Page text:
Can Airport Lounge Access Be Budget-Friendly?

airport lounge

Airport lounge. Photo courtesy of MIKI Yoshihito.

While I’ve been lucky enough to experience the first class lounge before when actually flying first class, I always assumed you needed to shell out thousands of dollars to be able to enjoy a delicious buffet, free booze, complementary WiFi, showers, comfortable couches, magazines and snacks (and sometimes even massages!); however, I was proven wrong during a recent trip to India where I had a 5-hour layover in Kuwait International Airport. Somehow, the entire airport was void of WiFi — except for the lounges.

I checked everywhere — including international chains like Starbucks and Chili’s — but couldn’t find a connection anywhere. I’d finished my book, my phone was dead and I’d eaten on the plane, meaning there weren’t too many ways I could think of to entertain myself for so long. As I had a lot of work to get done, I decided it would be worth the $100+ to pay for lounge access. It would make the time go faster, I’d have a drink and I could work on my blog.

“I’m flying economy on Kuwait Airways, but was wondering if I could pay a fee to use the lounge?” I asked the perfectly primped girl at the desk.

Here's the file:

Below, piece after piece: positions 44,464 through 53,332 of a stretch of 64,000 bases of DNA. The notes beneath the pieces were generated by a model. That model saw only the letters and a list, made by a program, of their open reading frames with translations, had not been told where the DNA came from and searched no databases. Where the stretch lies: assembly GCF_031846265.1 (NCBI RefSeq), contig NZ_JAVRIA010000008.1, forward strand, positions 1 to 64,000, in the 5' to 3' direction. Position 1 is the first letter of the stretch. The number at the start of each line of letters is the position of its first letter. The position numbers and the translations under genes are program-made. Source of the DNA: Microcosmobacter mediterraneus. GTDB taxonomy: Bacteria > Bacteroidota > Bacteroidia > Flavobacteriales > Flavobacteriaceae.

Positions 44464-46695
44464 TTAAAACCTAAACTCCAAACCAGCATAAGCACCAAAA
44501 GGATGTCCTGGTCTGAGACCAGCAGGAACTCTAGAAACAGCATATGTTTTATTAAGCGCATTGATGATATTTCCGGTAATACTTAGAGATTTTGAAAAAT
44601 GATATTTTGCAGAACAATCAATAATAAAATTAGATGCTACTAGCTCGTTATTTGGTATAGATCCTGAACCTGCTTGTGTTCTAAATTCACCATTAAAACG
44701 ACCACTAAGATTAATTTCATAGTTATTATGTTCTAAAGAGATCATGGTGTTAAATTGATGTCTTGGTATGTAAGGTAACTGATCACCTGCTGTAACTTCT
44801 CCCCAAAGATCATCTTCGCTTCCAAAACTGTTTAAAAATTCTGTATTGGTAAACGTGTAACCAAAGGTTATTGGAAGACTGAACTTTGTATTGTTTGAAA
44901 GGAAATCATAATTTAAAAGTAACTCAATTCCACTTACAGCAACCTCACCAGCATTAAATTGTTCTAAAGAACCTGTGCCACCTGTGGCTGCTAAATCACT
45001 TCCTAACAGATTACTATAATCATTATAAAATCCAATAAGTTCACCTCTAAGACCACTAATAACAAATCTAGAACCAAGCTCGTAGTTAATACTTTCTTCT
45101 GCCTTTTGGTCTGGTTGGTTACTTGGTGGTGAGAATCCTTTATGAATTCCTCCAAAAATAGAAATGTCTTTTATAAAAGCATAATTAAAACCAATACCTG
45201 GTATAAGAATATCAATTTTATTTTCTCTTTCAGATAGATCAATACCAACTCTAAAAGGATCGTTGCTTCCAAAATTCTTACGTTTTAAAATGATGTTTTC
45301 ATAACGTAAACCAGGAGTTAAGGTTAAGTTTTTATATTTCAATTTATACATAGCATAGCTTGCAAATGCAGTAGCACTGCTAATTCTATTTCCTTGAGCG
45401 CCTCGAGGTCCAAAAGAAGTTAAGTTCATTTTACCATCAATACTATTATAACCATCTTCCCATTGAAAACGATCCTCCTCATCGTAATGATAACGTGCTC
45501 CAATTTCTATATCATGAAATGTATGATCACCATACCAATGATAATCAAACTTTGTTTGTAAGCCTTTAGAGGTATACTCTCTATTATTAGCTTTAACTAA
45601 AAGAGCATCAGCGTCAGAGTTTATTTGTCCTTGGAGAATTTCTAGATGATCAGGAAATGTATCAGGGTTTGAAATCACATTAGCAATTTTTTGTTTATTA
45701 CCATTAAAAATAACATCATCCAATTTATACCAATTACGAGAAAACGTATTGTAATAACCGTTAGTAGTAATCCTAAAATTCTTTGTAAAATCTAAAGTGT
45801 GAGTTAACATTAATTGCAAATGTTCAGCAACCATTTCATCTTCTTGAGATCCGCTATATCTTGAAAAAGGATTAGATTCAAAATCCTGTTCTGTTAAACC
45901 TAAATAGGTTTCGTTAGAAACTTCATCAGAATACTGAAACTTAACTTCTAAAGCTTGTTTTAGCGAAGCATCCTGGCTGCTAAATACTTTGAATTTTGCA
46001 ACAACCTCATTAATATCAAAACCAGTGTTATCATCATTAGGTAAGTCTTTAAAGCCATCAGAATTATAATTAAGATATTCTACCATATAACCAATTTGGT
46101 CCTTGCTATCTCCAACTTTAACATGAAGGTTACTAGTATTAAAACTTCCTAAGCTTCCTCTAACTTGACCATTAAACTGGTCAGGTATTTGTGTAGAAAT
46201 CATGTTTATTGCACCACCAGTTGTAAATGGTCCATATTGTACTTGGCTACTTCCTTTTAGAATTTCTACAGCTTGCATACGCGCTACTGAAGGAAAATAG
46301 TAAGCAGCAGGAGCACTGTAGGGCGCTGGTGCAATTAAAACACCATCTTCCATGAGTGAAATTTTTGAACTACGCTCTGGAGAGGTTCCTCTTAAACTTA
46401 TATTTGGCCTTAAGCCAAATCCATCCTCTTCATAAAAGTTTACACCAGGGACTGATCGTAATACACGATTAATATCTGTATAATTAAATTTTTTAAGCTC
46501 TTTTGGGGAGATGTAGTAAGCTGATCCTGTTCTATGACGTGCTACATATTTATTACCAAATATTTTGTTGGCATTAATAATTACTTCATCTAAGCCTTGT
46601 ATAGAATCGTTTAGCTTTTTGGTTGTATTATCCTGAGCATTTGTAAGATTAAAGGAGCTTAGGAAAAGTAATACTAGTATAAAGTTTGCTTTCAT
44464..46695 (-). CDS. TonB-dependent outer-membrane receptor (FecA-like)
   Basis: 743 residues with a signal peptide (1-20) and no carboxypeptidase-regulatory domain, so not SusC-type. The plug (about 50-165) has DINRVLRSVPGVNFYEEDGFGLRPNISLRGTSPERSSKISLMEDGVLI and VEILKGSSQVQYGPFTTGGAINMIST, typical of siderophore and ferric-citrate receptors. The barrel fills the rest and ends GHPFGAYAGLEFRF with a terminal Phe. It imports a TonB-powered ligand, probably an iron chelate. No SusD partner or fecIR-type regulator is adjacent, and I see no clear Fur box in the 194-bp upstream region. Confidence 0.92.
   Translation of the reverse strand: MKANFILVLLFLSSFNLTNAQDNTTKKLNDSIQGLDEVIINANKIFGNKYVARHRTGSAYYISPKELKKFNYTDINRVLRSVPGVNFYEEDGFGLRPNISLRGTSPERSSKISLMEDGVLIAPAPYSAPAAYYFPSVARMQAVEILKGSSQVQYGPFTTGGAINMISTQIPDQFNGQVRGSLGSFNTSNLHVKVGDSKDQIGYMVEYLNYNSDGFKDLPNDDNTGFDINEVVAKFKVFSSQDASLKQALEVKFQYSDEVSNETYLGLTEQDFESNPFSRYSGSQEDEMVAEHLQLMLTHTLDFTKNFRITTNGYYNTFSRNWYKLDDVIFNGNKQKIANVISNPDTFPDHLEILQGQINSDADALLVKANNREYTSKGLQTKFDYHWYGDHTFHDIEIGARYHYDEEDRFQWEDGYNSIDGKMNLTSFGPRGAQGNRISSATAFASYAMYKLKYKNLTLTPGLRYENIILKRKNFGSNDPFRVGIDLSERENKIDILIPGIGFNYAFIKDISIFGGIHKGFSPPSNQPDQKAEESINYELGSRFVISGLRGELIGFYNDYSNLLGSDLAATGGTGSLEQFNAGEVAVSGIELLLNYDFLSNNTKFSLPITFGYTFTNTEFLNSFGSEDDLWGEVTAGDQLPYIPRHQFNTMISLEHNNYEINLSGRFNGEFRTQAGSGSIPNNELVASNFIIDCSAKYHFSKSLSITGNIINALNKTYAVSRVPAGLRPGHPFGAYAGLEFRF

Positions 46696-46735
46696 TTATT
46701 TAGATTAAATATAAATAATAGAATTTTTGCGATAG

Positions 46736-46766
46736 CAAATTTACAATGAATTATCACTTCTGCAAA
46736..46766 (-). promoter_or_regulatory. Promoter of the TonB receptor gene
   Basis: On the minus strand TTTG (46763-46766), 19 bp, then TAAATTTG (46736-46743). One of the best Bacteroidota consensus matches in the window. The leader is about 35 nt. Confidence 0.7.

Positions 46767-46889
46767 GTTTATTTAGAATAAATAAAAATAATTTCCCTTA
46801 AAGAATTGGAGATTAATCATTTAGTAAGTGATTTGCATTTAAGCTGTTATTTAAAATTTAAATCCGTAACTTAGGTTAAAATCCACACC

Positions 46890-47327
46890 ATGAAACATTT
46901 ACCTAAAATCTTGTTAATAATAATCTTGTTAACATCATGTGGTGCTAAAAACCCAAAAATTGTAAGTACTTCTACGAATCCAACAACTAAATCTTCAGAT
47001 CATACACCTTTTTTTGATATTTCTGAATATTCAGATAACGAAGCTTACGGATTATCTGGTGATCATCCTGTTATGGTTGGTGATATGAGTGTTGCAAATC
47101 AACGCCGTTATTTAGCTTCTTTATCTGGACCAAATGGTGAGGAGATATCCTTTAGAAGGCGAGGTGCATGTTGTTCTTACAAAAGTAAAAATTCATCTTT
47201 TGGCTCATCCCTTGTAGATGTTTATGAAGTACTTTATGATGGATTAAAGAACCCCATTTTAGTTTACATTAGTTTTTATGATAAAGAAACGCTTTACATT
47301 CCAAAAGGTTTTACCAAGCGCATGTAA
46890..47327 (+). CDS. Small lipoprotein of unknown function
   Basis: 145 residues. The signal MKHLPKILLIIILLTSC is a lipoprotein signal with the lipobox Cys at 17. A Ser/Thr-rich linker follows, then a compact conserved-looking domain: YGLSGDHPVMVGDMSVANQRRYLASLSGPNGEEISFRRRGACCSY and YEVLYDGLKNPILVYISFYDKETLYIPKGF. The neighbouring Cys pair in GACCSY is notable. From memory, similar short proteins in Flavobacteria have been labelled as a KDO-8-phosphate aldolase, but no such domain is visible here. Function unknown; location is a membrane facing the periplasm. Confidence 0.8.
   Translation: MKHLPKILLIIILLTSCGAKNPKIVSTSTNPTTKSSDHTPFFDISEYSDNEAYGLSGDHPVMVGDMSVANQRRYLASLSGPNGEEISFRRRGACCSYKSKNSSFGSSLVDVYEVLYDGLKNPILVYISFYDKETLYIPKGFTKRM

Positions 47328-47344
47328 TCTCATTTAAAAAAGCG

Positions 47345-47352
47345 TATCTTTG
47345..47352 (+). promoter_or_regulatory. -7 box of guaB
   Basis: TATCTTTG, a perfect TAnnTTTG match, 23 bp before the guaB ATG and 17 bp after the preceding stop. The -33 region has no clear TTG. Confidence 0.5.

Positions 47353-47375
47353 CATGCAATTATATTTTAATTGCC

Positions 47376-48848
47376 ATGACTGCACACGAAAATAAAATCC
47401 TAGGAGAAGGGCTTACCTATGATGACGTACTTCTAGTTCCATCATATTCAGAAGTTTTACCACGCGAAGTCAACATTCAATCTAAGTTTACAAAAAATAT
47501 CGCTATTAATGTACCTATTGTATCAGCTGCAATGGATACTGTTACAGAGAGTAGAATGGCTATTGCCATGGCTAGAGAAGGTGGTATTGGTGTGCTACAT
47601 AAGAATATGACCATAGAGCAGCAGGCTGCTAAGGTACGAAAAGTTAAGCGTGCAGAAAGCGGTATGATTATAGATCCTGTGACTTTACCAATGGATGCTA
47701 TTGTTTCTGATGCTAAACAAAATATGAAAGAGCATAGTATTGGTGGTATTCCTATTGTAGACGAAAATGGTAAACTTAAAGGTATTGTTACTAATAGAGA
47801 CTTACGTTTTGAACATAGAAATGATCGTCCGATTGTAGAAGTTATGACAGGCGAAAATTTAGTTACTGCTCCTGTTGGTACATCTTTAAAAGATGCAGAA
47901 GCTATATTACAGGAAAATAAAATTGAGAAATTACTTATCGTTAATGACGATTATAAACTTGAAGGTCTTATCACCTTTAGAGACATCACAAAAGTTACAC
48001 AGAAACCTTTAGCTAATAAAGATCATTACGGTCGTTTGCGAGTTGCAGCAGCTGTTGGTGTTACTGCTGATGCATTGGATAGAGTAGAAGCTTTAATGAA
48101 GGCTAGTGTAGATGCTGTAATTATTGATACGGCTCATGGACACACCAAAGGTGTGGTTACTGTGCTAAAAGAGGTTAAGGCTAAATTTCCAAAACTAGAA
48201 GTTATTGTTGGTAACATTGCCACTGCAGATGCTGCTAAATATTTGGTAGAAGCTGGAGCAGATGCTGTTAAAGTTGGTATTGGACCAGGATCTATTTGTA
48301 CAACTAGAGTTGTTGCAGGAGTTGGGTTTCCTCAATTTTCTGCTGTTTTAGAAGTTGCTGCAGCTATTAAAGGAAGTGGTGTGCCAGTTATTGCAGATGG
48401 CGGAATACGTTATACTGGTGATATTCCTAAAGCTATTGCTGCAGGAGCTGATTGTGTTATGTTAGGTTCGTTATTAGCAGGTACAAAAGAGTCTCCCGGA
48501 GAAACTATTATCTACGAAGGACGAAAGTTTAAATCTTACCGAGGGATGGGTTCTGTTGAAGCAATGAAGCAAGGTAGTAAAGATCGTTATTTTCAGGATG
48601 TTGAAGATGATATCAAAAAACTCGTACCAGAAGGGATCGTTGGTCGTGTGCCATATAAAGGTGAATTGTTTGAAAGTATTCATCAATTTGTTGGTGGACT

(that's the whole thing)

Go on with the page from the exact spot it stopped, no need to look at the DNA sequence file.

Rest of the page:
“Sure. In US Dollars it comes to about $40.”

I gasped. “Unlimited?!”

She nodded, confused by my shock.

While $40 might seem like a decent chunk of change, if you think about how much airlines change for inflight WiFi or how much you’d pay for dinner and a drink in an airport you’re getting a great deal. For five hours of food, booze, comfort and connection I was paying about $8 an hour. A steal.

My discovery was confirmed once again in New Delhi Indira Gandhi International Airport when, once again, I had a long layover. Heading to the Air India Lounge I inquired about the price for domestic passenger access.

“We have a deal of $20 USD for two hours of lounge access.”

Seriously? That’s how much I pay at JFK for an expired chocolate milk and decaying Chef Salad.

I can’t guarantee every lounge will be budget-friendly; however, it certainly doesn’t hurt to ask, especially if you have a long layover. For those who think they would use the airport lounge regularly, investing in Priority Pass is a smart idea. While there are different package options, the most basic level allows you to pay $99 per year for membership. From there, you’ll pay $27 per time to use the lounge. Priority Pass is accepted at over 600 airports around the world, so you most likely won’t have a problem using the pass each time you fly.

For more budget travel tips, click here.

Have you discovered any great budget-friendly lounges during your travels or use Priority Pass? Please share in the comments below.


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